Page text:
A second characteristic pitting it against commercial constraints is that, like all the arts, music can be a rival of the State. From the legislation of morals to the mobilization of movements, music has often threatened the legitimacy of authority. There is no clearer example of this than the role music played in the revolutionary Sixties, certainly in the United States, but also in Brazil in the case of Tropicalismo and its leading proponents Gilberto Gil and Caetano Veloso. Contrary to the music industry’s insistence that music’s sole function be entertainment, music’s function is to instruct. It tells people what to do and how to be. If this were not the case, why are there parental advisory stickers on CDs? Why is music everywhere under surveillance, the subject of laws governing its performance, including censorship? Governments are more than willing to accuse and to punish certain musicians of corrupting the youth while simultaneously using music to further their own agendas. Thus, we find that music can also be a servant of the State. The State has long used music to galvanize support for its rule and as a weapon against its enemies. National anthems and patriotic songs are obvious examples. But we also have the recent case of the US military using music as a means of torture. There has even been speculation that they may be liable to paying royalties for such use of music. Whatever the outcome, the very idea that music’s main function is as a commodity or that it is in any reasonable sense a piece of property is rendered absurd by prevalent uses to which it is put everywhere and on a continuous basis.

There is yet one further point to make in this regard. Music’s function as instructor includes the instruction it requires for its own maintenance. In other words, there is the craft which must be learned. Here, the exchange of goods plays a decidedly secondary role. Music can be made by anyone, even small children, yet, it has for thousands of years been a highly developed craft. This requires disciplined commitment to acquiring skills as diverse as virtuosic performance and instrument building. While there may be goods exchanged in these processes there can be no substitute for the Good which is mastery of the craft. This of course applies to all crafts and not to music alone. But it takes on a special significance when one considers a property of sound. While music may be fixed in a piece of paper, vinyl record, or an audio file it cannot be heard unless it actually moves air as it enters and passes out of existence. It does not exist as a static object . Its ontological status is transitory and ephemeral, always in motion, never at rest. In addition, like the air through which it moves, music is an inexhaustible resource. Not only is there more being made all the time, what already exists is for all practical purposes of infinite proportion. This is not only a question of quantity, though. It is also the quality of music, that it can under certain conditions provide experience of the infinite. This, above all, is what the craft of music instructs its disciples to seek even if it takes a lifetime.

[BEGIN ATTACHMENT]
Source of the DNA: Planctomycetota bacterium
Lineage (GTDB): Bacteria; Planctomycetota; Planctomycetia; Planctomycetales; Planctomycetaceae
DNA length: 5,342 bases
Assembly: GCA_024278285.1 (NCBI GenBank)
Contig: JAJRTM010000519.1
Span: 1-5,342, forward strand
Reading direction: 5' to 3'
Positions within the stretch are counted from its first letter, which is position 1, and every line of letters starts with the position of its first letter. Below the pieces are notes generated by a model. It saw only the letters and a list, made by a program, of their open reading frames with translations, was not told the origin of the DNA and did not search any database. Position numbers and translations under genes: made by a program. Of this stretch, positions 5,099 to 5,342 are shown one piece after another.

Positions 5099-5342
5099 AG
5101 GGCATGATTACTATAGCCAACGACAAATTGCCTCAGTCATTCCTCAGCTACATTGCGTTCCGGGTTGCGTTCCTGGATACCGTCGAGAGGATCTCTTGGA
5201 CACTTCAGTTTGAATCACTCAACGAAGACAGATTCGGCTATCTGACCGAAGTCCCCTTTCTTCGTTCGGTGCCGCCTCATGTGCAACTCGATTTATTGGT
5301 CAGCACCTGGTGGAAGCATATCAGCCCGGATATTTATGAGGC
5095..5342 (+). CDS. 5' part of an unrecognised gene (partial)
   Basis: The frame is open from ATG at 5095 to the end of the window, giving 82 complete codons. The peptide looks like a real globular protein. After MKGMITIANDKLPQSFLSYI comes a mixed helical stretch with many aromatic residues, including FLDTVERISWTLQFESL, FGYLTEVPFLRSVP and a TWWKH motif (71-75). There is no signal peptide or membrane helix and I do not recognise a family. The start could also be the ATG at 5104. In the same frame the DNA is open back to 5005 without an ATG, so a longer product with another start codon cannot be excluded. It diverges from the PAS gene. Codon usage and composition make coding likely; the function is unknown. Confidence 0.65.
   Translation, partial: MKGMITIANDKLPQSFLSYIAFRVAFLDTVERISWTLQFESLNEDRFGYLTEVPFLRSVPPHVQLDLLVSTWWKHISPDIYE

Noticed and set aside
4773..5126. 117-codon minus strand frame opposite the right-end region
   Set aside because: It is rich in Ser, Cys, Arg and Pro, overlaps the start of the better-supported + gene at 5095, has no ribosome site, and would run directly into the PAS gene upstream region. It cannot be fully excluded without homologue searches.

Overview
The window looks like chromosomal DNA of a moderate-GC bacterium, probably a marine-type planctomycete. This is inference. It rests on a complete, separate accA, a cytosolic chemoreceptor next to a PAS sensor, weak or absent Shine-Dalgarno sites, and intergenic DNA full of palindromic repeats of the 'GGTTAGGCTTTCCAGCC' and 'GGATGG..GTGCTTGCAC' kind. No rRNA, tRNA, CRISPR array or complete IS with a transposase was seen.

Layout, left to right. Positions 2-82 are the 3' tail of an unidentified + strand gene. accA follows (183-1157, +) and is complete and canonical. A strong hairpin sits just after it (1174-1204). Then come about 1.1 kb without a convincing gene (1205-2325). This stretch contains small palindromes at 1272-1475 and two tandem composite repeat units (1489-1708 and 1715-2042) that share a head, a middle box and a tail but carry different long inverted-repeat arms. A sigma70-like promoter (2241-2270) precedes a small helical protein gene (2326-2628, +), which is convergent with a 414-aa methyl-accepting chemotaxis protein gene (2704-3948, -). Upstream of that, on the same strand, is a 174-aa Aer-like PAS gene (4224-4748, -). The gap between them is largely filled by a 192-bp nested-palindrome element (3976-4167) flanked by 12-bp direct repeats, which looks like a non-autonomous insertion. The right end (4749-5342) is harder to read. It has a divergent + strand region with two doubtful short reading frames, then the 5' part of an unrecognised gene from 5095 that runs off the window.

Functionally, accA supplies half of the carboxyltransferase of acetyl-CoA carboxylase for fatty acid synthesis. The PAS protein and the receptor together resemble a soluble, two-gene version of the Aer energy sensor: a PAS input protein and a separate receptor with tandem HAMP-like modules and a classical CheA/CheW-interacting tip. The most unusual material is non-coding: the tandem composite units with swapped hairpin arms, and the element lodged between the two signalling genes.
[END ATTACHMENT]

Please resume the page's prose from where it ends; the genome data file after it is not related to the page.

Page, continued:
These characteristics present a serious obstacle to applying legal concepts such as ownership and property to music. They pose a logical and practical threat to the elaborate legal edifice upon which copyright rests and corporate practices rely. File sharing is only the most obvious and predictable result of what people have been doing with music from time immemorial. How did any tradition of any kind occur if it was not passed from person to person and from generation to generation, its defining characteristic being shared experience? This is among the reasons music was made the principal focus of attack at the turn of the 21st century with the notorious Napster case. What has become increasingly clear, however, is that the controversy over file sharing was in fact a stalking horse and a tool for bullying the public into supporting the expansion of Intellectual Property regimes to include everything from the songs we sing to the water we drink to the human genome itself. What my brief excavation here has sought to show is that the claims of the music industry and defenders of copyright are not supported by the evidence. The evidence reveals instead a long history of deceit which has produced intractable conflicts from which lawyers, politicians and large corporations have profited and the general public has suffered. But this is not all.

Requiem for Dead Ideas